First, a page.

Current Molecular Epidemiology of Methicillin-Resistant Staphylococcus aureus in Elderly French People: Troublesome Clones on the Horizon.

Détails

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Etat: Serval
Version: de l'auteur
ID Serval
serval:BIB_8EC85DD76934
Type
Article: article d'un périodique ou d'un magazine.
Collection
Publications
Titre
Current Molecular Epidemiology of Methicillin-Resistant Staphylococcus aureus in Elderly French People: Troublesome Clones on the Horizon.
Périodique
Frontiers in microbiology
Auteur(s)
Rondeau C., Chevet G., Blanc D.S., Gbaguidi-Haore H., Decalonne M., Dos Santos S., Quentin R., van der Mee-Marquet N.
ISSN
1664-302X (Print)
ISSN-L
1664-302X
Statut éditorial
Publié
Date de publication
2016
Peer-reviewed
Oui
Volume
7
Pages
31
Langue
anglais
Notes
Publication types: Journal Article
Publication Status: epublish
Résumé
In 2015, we conducted at 44 healthcare facilities (HCFs) and 21 nursing homes (NHs) a 3-month bloodstream infection (BSI) survey, and a 1-day prevalence study to determine the rate of carriage of methicillin-resistant Staphylococcus aureus (MRSA) in 891 patients and 470 residents. We investigated the molecular characteristics of the BSI-associated and colonizing MRSA isolates, and assessed cross-transmission using double-locus sequence typing and pulsed-field gel electrophoresis protocol.
The incidence of MRSA-BSI was 0.040/1000 patient-days (19 cases). The prevalence of MRSA carriage was 4.2% in patients (n = 39) and 8.7% in residents (n = 41) (p < 0.001). BSI-associated and colonizing isolates were similar: none were PVL-positive; 86.9% belonged to clonal complexes 5 and 8; 93.9% were resistant to fluoroquinolones. The qacA/B gene was carried by 15.8% of the BSI-associated isolates [3/3 BSI cases in intensive care units (ICUs)], and 7.7% of the colonizing isolates in HCFs. Probable resident-to-resident transmission was identified in four NHs.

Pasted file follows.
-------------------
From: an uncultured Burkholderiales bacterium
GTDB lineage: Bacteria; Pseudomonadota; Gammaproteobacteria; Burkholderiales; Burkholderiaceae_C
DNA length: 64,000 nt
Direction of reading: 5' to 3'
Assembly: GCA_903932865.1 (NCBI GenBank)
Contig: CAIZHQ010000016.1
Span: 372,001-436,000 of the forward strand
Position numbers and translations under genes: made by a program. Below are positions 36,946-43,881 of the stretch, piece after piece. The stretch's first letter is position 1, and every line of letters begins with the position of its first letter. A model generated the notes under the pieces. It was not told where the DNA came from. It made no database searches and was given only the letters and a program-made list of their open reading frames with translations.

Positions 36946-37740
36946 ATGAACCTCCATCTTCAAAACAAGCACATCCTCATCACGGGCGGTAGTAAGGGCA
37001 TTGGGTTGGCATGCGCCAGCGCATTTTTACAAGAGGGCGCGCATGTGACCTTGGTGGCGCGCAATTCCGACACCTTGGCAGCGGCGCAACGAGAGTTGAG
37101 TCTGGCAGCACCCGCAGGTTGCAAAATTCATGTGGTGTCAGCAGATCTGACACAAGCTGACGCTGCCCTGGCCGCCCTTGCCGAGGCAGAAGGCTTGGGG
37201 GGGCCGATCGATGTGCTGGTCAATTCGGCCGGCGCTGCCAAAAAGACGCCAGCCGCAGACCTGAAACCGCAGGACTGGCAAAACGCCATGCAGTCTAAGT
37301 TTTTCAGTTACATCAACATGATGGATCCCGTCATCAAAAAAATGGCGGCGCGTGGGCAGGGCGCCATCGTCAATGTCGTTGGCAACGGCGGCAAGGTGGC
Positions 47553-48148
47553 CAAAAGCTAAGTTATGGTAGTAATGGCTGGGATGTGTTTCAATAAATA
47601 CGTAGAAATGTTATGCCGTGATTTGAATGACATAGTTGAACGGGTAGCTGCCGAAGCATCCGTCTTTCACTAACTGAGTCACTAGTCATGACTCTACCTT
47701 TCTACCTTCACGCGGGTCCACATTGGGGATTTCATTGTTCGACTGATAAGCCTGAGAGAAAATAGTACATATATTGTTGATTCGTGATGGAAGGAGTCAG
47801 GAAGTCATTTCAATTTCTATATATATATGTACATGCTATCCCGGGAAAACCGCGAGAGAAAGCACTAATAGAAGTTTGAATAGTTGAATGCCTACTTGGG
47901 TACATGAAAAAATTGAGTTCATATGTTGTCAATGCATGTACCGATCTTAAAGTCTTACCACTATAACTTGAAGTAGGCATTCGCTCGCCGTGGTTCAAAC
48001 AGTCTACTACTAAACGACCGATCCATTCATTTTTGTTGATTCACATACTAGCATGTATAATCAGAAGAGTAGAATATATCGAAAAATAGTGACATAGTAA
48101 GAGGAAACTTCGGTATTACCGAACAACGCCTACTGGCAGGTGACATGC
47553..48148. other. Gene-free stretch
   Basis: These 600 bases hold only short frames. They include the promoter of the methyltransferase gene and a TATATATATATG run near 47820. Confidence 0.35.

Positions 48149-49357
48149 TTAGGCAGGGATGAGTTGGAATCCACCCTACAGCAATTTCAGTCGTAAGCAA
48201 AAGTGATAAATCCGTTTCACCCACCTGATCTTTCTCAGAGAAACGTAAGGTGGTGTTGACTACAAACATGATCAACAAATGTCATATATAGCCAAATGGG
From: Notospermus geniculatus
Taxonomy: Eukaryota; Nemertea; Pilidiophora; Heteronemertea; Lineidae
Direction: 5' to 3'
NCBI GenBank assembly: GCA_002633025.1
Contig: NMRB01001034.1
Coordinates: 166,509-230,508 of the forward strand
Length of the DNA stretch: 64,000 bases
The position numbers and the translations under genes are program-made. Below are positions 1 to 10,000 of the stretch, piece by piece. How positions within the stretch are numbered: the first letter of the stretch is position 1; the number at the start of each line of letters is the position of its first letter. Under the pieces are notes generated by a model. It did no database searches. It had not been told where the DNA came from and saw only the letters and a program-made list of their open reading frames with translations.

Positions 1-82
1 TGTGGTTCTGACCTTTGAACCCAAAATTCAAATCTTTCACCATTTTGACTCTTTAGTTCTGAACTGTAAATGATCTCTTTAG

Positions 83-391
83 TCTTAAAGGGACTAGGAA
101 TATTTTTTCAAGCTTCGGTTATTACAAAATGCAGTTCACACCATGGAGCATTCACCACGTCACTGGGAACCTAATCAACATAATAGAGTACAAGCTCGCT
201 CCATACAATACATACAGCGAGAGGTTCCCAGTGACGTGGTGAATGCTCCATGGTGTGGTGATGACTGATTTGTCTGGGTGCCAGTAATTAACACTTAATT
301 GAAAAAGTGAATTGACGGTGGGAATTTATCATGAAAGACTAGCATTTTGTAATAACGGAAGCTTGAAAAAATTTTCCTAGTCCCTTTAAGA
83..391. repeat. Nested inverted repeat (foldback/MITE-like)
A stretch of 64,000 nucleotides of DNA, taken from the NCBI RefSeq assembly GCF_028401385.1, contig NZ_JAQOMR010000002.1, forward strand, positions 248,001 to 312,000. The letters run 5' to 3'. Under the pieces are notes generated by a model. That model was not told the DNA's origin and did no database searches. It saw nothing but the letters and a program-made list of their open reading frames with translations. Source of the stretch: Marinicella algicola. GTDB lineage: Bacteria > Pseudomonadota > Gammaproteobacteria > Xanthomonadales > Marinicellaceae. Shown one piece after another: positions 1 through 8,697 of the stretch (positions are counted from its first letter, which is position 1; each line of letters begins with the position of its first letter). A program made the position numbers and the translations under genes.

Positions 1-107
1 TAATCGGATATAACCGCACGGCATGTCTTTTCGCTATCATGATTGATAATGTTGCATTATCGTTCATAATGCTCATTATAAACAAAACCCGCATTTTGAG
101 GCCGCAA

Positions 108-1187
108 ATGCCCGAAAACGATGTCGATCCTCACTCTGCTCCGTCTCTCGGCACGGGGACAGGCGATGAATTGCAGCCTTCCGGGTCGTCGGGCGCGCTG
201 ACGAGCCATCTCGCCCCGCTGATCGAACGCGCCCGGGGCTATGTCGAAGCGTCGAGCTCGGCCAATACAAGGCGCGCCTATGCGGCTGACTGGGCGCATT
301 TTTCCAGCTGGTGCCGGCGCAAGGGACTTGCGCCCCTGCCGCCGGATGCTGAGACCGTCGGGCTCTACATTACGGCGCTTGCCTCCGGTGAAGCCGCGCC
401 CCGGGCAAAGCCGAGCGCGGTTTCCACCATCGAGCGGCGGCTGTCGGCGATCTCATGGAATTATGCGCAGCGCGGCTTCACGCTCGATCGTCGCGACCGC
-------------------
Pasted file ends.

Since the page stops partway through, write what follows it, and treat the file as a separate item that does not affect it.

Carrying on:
Despite generally reassuring results, we identified two key concerns. First, a worryingly high prevalence of the qacA/B gene in MRSA isolates. Antisepsis measures being crucial to prevent healthcare-associated infections, our findings raise questions about the potential risk associated with chlorhexidine use in qacA/B(+) MRSA carriers, particularly in ICUs. Second, NHs are a weak link in MRSA control. MRSA spread was not controlled at several NHs; because of their frequent contact with the community, conditions are favorable for these NHs to serve as reservoirs of USA300 clone for local HCFs.

Mots-clé
Staphylococcus aureus MRSA, bloodstream infection, carriage, elderly, qacA/B
Pubmed
Web of science
Open Access
Oui
Création de la notice
28/01/2016 10:59
Dernière modification de la notice
08/05/2019 21:53
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